One year with TYM Tractors: TYM’s Tractor Donation Program and its impact on a young farmer
Every year, hundreds of young farmers eagerly await the results of the TYM Tractor Donation Program, hoping for a transformative change in their farming methods. TYM recently announced the recipients of our annual tractor donation program. As anticipation builds ahead of the presentation ceremony recognizing new TYM tractor owners, we caught up with Sang Min Lee of Paju, Gyeonggi Province. As a recipient of a TYM tractor from last year's program, he shared insights into how his life and work have evolved over the past year.
Q: Tell us briefly about your experience over the past year with your new Is the T48 (formerly TE48)? What are you growing this year? How are you using your tractor?
A: This year, we’re cultivating 13,000 to 16,000 square meters of land. In the spring we planted soybeans, and plan to harvest in November. We also grow some onion and garlic on the side. I don’t have all the attachments we need to run the farm yet, but thankfully we were able to rent necessary attachments, like a thresher, from the local farm machine rental office. We plan on getting additional attachments, like a plow for the tractor, for our soybean farming.
Q: How has your TYM tractor changed the way you work? Has it made an impact in your daily routines or bigger tasks?
A: The T48 is invaluable during planting. The absence of a cabin allows me to get on and off quickly. Being a compact, open tractor makes it easier for me to do work efficiently, especially on our smaller, irregularly shaped fields. I think its compact size will be useful later when I venture into greenhouse farming.
Q: What are your favorite features of your new TYM tractor?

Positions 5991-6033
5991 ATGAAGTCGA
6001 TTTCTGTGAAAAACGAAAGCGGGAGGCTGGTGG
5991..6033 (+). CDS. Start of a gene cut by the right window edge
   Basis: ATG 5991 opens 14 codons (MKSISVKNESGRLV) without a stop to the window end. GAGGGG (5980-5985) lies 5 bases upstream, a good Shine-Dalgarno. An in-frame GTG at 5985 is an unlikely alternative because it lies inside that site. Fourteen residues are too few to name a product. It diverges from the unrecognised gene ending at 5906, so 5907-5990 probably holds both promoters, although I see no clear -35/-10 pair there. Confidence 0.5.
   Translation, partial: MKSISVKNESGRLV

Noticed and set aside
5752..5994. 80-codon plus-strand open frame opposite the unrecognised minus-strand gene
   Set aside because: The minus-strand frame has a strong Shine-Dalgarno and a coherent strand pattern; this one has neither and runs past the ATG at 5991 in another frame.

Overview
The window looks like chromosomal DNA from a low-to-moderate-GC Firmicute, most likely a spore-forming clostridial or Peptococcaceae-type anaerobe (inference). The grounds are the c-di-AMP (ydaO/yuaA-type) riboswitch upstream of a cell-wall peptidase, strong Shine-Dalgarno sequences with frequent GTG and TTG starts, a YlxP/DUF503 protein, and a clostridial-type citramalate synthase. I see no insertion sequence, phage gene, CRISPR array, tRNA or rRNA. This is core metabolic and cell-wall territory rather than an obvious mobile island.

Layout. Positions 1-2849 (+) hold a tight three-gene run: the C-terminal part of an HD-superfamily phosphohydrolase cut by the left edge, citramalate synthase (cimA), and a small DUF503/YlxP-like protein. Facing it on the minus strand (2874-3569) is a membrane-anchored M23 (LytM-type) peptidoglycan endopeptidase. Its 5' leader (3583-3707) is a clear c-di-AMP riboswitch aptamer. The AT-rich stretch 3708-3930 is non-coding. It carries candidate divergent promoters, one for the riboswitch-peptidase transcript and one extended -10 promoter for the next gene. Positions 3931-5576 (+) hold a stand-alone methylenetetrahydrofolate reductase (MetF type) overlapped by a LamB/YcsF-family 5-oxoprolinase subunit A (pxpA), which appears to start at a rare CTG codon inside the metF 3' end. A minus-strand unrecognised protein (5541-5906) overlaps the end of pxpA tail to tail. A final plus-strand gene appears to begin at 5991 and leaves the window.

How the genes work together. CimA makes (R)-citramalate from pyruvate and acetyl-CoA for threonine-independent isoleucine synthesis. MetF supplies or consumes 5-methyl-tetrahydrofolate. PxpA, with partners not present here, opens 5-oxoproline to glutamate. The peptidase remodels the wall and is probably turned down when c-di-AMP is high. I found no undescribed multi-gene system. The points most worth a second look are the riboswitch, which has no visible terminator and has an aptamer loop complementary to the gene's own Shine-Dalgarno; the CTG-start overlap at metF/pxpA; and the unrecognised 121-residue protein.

A: My favorite features of the TE48 include its smooth handling and its compact size, which makes it speedy and easy to maneuver. It’s very useful for smaller-sized plots of land that require adjusting, turning corners, hopping on and off the tractor.
Q: The past year has seen a lot of unpredictable weather and unusually high rainfall in Korea, leading TYM to offer support for farmers in disaster zones. Have you experienced any challenges from unpredictable weather patterns and recent climate change?
A: It’s not easy to prepare outdoor organic farms for climate change, especially because it requires an initial investment. I would eventually like to set up greenhouse farming and grow potatoes, onion, cabbage, and even some medicinal herbs for traditional remedies.
Q: As a father of a young child who has returned to farming, have you observed any changes in your family’s connection to nature and the food you grow?
A: I met my wife through a city urban gardening project when I was working in an agricultural business. Because we have a common interest in organic farming, this has been a natural and rewarding transition for our family. Our daughter also likes the fact that the food she eats is often grown by her father. She occasionally joins us on the farm, but as a typical seven-year-old, she’s more partial to playing with her dolls for now!
Q: ICT in agriculture has changed the industry drastically in the past decade. What do you think farming will be like in your daughter’s generation?
A: In future generations, agriculture will be more influenced by technology and mechanization like autonomous driving and drones, but it’s important to remember that we’re ultimately feeding people. I believe farming at its core is honest and nourishing, and I’ll continue to provide food for people like a neighbor would, regardless of how technology evolves.